Bloomberg’s Zachary Mider and Ben Elgin have a fantastic report today on the DCI Group, a lobbying and consulting firm in Washington, DC, and how hedge funds employ it to achieve their horrid aims.
It reveals how James K. Glassman, a journalist-turned-influence peddler in Washington, has “shuttled from one DCI front [group] to another,” helping its clients with causes such as getting debt-burdened Argentina to pay up to its bondholders—like billionaire Paul Singer, whose hedge fund made a nice $2 billion in profit off the country in 2016.
How did DCI help? It waged a PR war against Argentina—reportedly paying for a person in a rat costume, “wearing an Argentine flag and holding a sign in its claws: ‘I’m the rat in the G20,’” and compensating the National Taxpayers Union for a report, authored by Glassman, arguing that Argentina shouldn’t be in the G20. Glassman testified in Congress, while working for “an affiliate of DCI,” that Argentina was trying to renege on its debt.
In all cases, DCI was working behind the scenes to create the impression of, if not a wide grassroots clamoring from ordinary Americans for Argentina to pay its hedge fund bondholders, at least an echo chamber of Serious People and Serious Organizations calling for that:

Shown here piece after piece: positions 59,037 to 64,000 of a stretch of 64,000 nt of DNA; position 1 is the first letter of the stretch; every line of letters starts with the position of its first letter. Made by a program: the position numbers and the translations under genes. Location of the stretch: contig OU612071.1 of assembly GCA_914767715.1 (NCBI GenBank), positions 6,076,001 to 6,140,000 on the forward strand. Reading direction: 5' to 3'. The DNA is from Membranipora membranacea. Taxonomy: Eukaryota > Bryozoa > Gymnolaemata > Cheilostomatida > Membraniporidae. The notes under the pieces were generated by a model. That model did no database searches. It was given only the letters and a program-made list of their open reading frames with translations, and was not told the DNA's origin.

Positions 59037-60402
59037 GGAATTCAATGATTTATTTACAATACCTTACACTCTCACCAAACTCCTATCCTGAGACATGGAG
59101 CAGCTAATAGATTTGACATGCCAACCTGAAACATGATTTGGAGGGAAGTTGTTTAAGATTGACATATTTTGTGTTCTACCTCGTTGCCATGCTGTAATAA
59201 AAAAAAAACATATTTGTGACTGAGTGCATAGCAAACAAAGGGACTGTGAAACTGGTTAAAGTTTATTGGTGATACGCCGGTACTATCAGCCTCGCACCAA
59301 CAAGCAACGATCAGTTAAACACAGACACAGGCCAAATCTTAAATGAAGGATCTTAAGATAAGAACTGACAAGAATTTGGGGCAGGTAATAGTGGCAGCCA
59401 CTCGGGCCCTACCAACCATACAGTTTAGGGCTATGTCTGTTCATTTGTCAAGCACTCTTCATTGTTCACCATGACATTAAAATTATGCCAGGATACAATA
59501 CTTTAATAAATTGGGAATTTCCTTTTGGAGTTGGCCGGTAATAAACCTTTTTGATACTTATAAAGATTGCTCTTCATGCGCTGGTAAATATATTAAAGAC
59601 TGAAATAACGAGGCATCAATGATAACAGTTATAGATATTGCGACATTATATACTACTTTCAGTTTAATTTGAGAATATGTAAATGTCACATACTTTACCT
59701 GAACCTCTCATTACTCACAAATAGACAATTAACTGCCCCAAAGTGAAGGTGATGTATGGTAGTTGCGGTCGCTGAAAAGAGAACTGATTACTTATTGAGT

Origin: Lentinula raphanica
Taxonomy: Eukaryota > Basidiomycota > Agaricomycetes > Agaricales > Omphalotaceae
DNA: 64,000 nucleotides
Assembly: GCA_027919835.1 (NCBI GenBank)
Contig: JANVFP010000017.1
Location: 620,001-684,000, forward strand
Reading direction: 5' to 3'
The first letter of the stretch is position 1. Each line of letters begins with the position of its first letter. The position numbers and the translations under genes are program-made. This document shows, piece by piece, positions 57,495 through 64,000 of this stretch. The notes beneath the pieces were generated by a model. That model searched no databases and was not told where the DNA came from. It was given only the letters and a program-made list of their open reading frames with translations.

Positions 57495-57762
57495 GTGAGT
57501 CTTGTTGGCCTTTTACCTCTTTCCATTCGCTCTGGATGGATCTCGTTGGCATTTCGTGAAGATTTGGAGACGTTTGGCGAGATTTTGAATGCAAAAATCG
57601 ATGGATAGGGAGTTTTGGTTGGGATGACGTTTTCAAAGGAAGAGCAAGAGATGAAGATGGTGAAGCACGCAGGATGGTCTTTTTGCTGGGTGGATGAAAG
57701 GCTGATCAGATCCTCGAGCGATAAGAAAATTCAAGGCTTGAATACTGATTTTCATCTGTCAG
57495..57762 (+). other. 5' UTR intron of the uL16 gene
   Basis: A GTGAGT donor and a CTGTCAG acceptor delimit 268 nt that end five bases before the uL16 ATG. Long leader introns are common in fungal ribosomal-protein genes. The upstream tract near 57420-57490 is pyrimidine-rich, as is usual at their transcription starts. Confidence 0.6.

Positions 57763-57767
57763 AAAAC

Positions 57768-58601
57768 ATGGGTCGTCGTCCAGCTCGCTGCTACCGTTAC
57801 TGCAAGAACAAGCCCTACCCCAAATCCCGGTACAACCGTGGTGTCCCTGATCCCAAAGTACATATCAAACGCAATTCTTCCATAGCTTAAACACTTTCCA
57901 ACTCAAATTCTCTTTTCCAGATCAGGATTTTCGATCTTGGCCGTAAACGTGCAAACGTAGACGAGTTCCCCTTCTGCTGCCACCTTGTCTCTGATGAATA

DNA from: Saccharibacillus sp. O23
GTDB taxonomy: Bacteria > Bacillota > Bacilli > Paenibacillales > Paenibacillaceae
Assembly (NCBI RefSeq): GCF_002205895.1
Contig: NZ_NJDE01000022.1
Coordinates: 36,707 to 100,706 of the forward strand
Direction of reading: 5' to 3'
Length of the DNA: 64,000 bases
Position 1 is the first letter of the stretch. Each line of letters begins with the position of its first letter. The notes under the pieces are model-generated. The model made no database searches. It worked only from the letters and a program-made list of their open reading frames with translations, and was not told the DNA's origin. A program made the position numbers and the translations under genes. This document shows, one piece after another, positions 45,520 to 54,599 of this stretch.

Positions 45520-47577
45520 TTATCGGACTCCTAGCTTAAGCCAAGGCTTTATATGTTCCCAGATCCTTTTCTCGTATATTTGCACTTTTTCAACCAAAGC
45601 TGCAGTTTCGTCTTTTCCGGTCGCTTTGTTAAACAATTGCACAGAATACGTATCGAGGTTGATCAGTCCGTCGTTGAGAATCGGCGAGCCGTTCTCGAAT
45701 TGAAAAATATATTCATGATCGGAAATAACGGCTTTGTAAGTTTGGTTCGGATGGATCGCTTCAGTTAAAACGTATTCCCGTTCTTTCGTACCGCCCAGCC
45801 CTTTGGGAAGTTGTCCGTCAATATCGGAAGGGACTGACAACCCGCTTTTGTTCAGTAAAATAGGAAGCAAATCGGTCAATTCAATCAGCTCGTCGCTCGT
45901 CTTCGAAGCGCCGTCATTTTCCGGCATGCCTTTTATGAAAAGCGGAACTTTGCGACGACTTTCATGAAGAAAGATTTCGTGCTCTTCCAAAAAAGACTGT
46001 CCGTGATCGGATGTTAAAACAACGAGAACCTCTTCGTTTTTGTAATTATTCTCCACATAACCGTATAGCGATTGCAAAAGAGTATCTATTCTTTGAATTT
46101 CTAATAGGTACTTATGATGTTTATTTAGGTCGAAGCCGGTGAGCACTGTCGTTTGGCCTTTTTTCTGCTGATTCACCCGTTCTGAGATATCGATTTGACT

DCI worked to shift the focus from Singer. In court, it helped round up briefs from allies to create a sense of broad support beyond Wall Street. It started a coalition, American Task Force Argentina, with dozens of members—including some not usually identified with sovereign-debt disputes, such as the National Grange, a farmers’ fraternal order, and the Colorado branch of the American Association of University Professors. (It’s not clear that all the members knew of their participation. At least three now say they never agreed to join ATFA.) Separately, a motley consortium—ranging from a Tea Party–aligned group to the National Black Chamber of Commerce—wrote letters to lawmakers and issued public statements.
DCI’s work is notable for its successes, and the lengths to which it goes to obscure the interests it works for, but stories like these are ten a penny in D.C.. It is corrupt and shady, a blight on democracy, and it is perfectly normal. Millions of dollars are spent every year on campaigns like this: deceptive, bogus PR campaigns designed to create the impression that there is more intellectual weight or public interest in a certain policy than just a corporation, an industry, a hedge fund, a foreign dictator, or even one wealthy individual wanting that policy because it will benefit them financially.
As Lee Fang wrote in his exposé on shadow lobbying in 2014, “the growth of the influence industry has created a new generation of millionaires while reshaping the region in its wake.” The city is exploding with expensive condos and new office buildings, endless small-plates restaurants, daycares for dogs, and stores that only seem to sell candles and gold pots for holding succulents. The lightning-fast bougification of DC is fueled, in large part, by the burgeoning idea-laundering industry. There are a lot of real jobs in Washington, and there are also thousands of more lucrative “jobs” crafting talking points for your client America’s Children For Chemical Warfare LLC and then turning those talking points into op-eds for The Hill to create the impression that the position of America’s Children For Chemical Warfare LLC is simply one side of the Discourse on an issue.